INGALLS SHIPBUILDING launches fifth National Security Cutter HUNTINGTON INGALLS INDUSTRIES’ Ingalls Shipbuilding division, Pascagoula, MS, recently launched the U.S. Coast Guard National Security Cutter James (WMSL 754). James is the company’s fifth NSC and is expected to deliver in 2015. “Our learning curve continues to improve in this program, and the hot production line certainly provides a foundation for this progress to continue,” says Jim French, Ingalls’ NSC Program Manager. Ingalls’ launch process moves the ship on rail cars over to the company’s drydock. The dock is moved away from the pier and then flooded to float the ship. Tugs then guide the ship to its berthing area where it will complete construction. Ingalls has delivered the first three NSCs and has three more under construction, including James. Hamilton (WMSL 753) will undergo sea trials this summer and is expected to deliver later this year. Ingalls’ sixth NSC, Munro (WMSL 755), began construction late last year and will be launched in the fourth quarter of 2015. The seventh ship, Kimball (WMSL 756), is scheduled for delivery in the first quarter of 2018. Legend-class NSCs are the flagships of
The NSC James (WMSL 754) will be delivered in 2015
the Coast Guard’s cutter fleet. Designed to replace the 378-foot Hamilton-class HighEndurance Cutters that entered service during the 1960s, they are 418 feet long with a 54-foot beam and displace 4,500 tons with a full load. They have a top speed of 28 knots, a range of 12,000 miles, an endurance of 60
days and a crew of 110. NSCs are capable of meeting all maritime security mission needs required of the High-Endurance Cutter. They include an aft launch and recovery area for two rigid hull inflatable boats and a flight deck to accommodate a range of manned and unmanned rotary wing aircraft.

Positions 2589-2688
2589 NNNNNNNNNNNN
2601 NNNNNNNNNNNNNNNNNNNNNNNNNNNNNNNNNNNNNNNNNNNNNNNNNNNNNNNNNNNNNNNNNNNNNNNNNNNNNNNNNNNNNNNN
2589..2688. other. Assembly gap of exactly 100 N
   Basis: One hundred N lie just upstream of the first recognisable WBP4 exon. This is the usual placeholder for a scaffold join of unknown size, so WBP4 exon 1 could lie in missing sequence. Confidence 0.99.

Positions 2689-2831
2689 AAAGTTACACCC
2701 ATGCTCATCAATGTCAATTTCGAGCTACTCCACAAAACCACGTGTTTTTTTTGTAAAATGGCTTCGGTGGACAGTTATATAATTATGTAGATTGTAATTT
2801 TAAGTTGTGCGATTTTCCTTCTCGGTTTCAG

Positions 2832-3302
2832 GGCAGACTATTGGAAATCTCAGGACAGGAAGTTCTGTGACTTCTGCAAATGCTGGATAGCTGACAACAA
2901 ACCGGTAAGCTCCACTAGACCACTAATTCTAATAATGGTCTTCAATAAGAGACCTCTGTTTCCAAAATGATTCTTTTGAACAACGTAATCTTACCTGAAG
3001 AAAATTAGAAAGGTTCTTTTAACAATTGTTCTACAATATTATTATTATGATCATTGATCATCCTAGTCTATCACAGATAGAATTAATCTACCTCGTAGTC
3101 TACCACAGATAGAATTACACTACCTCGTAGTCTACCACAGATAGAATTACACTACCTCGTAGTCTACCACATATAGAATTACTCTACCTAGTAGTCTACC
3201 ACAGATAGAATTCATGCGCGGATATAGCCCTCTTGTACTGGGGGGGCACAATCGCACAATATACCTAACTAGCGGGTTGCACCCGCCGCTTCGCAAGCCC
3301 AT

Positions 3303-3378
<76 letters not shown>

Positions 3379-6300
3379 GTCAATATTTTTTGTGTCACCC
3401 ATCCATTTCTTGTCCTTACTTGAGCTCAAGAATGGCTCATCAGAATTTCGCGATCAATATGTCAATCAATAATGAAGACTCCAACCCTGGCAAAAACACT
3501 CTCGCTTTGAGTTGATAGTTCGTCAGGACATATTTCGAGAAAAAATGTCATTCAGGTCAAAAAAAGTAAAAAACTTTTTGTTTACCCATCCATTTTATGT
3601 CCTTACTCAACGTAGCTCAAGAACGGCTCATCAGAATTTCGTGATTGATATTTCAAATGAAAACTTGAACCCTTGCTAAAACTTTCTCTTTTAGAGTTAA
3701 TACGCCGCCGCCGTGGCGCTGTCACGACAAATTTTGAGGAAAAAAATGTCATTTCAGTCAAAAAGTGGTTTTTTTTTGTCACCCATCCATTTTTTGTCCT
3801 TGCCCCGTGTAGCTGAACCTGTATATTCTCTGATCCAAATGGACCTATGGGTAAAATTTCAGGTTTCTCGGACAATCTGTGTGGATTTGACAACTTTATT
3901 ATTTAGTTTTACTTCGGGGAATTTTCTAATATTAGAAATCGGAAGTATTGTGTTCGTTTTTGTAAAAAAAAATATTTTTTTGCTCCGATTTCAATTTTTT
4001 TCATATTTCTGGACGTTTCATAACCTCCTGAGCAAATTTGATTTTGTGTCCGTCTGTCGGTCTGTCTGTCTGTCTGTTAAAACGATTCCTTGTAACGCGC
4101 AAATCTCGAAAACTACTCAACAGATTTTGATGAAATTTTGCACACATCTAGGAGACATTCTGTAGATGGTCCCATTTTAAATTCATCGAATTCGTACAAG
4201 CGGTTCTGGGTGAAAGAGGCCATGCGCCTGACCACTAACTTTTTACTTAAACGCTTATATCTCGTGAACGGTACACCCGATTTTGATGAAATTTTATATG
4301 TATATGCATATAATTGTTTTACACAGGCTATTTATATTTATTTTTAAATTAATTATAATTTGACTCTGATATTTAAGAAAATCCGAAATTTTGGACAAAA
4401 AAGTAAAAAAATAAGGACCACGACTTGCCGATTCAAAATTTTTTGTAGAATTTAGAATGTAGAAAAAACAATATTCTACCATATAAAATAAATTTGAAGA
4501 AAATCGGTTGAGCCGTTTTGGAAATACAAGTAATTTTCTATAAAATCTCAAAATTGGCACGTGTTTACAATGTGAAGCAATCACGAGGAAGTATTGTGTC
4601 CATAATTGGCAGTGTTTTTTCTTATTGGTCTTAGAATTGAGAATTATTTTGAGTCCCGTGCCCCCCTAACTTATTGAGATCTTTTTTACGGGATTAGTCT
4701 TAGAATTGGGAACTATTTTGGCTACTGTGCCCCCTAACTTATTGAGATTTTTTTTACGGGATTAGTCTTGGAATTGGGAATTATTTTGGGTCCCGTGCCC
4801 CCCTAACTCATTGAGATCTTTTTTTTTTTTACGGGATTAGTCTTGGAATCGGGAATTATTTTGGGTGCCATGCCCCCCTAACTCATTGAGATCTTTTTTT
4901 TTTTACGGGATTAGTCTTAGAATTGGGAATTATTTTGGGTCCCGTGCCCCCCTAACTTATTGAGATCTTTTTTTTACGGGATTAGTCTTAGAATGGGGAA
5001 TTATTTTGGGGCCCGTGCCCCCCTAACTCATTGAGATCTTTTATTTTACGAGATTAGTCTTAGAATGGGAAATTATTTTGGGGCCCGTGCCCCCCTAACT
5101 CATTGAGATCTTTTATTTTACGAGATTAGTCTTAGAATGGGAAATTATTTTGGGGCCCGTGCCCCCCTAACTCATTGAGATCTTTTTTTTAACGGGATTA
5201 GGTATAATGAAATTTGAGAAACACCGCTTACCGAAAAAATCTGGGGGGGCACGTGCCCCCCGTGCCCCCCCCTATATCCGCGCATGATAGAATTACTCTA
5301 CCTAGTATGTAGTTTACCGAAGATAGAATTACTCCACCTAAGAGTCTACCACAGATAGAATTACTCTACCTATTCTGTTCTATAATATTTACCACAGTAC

PORT OF GALVESTON invests in cruise terminal THE PORT OF GALVESTON, TX, is investing about $10 million in its Cruise Terminal No. 2 to accommodate new larger cruise ships and more passengers, following an agreement earlier this year with Royal Caribbean Cruises Ltd. The deal is expected to generate a minimum of $1.86 million in annual operating revenues for the port. Initial plans call for the terminal to be expanded to 150,000 square feet with a seating capacity of about 1,000. “The port has worked closely with Royal Caribbean to identify the upgrades needed to improve their operations at Cruise Terminal No. 2 for both Voyager class vessels and any larger vessels in the future. I’m confident that these improvements will be completed by spring 2015 without disruption to current cruise operations.” said Port Director, Mike Mierzwa. Royal Caribbean currently operates Navigator of the Seas year round from the Port of Galveston. The cruise line has agreed to an additional 30 calls in both 2014 and 2015, committing to a year-round vessel in both years with a promise to bring a larger vessel to the Port next year when improvements to Cruise Terminal No. 2 are completed. S10 MARINE LOG July 2014